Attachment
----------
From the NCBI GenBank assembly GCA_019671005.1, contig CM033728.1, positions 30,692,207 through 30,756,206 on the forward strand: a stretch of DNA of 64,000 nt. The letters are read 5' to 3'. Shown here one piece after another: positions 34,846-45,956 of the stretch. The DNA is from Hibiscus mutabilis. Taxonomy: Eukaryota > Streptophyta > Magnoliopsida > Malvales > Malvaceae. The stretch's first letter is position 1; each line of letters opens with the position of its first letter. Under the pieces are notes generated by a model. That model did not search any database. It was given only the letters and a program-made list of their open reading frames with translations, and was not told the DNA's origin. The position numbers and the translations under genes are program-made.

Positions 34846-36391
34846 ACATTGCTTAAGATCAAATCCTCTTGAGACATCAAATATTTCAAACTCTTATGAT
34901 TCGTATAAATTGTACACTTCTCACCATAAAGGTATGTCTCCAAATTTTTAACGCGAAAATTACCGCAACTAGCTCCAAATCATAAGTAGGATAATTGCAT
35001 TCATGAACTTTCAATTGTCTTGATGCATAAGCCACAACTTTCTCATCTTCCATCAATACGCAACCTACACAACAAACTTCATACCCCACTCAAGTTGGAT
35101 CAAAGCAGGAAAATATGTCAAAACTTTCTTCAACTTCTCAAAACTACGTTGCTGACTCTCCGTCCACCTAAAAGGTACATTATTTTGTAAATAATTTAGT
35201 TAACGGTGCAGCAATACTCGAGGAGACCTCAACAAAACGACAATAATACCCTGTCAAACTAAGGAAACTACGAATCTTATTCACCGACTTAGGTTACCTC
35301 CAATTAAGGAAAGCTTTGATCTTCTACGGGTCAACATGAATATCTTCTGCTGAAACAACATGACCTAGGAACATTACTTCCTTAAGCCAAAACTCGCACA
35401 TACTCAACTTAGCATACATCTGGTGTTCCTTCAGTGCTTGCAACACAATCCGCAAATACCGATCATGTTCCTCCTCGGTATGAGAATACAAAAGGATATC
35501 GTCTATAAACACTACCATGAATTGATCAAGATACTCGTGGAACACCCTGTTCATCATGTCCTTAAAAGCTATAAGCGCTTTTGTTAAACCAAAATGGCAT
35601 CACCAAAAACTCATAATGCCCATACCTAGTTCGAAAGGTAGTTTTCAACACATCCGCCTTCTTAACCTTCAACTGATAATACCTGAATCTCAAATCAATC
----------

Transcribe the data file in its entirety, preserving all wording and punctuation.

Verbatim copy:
From the NCBI GenBank assembly GCA_019671005.1, contig CM033728.1, positions 30,692,207 through 30,756,206 on the forward strand: a stretch of DNA of 64,000 nt. The letters are read 5' to 3'. Shown here one piece after another: positions 34,846-45,956 of the stretch. The DNA is from Hibiscus mutabilis. Taxonomy: Eukaryota > Streptophyta > Magnoliopsida > Malvales > Malvaceae. The stretch's first letter is position 1; each line of letters opens with the position of its first letter. Under the pieces are notes generated by a model. That model did not search any database. It was given only the letters and a program-made list of their open reading frames with translations, and was not told the DNA's origin. The position numbers and the translations under genes are program-made.

Positions 34846-36391
34846 ACATTGCTTAAGATCAAATCCTCTTGAGACATCAAATATTTCAAACTCTTATGAT
34901 TCGTATAAATTGTACACTTCTCACCATAAAGGTATGTCTCCAAATTTTTAACGCGAAAATTACCGCAACTAGCTCCAAATCATAAGTAGGATAATTGCAT
35001 TCATGAACTTTCAATTGTCTTGATGCATAAGCCACAACTTTCTCATCTTCCATCAATACGCAACCTACACAACAAACTTCATACCCCACTCAAGTTGGAT
35101 CAAAGCAGGAAAATATGTCAAAACTTTCTTCAACTTCTCAAAACTACGTTGCTGACTCTCCGTCCACCTAAAAGGTACATTATTTTGTAAATAATTTAGT
35201 TAACGGTGCAGCAATACTCGAGGAGACCTCAACAAAACGACAATAATACCCTGTCAAACTAAGGAAACTACGAATCTTATTCACCGACTTAGGTTACCTC
35301 CAATTAAGGAAAGCTTTGATCTTCTACGGGTCAACATGAATATCTTCTGCTGAAACAACATGACCTAGGAACATTACTTCCTTAAGCCAAAACTCGCACA
35401 TACTCAACTTAGCATACATCTGGTGTTCCTTCAGTGCTTGCAACACAATCCGCAAATACCGATCATGTTCCTCCTCGGTATGAGAATACAAAAGGATATC
35501 GTCTATAAACACTACCATGAATTGATCAAGATACTCGTGGAACACCCTGTTCATCATGTCCTTAAAAGCTATAAGCGCTTTTGTTAAACCAAAATGGCAT
35601 CACCAAAAACTCATAATGCCCATACCTAGTTCGAAAGGTAGTTTTCAACACATCCGCCTTCTTAACCTTCAACTGATAATACCTGAATCTCAAATCAATC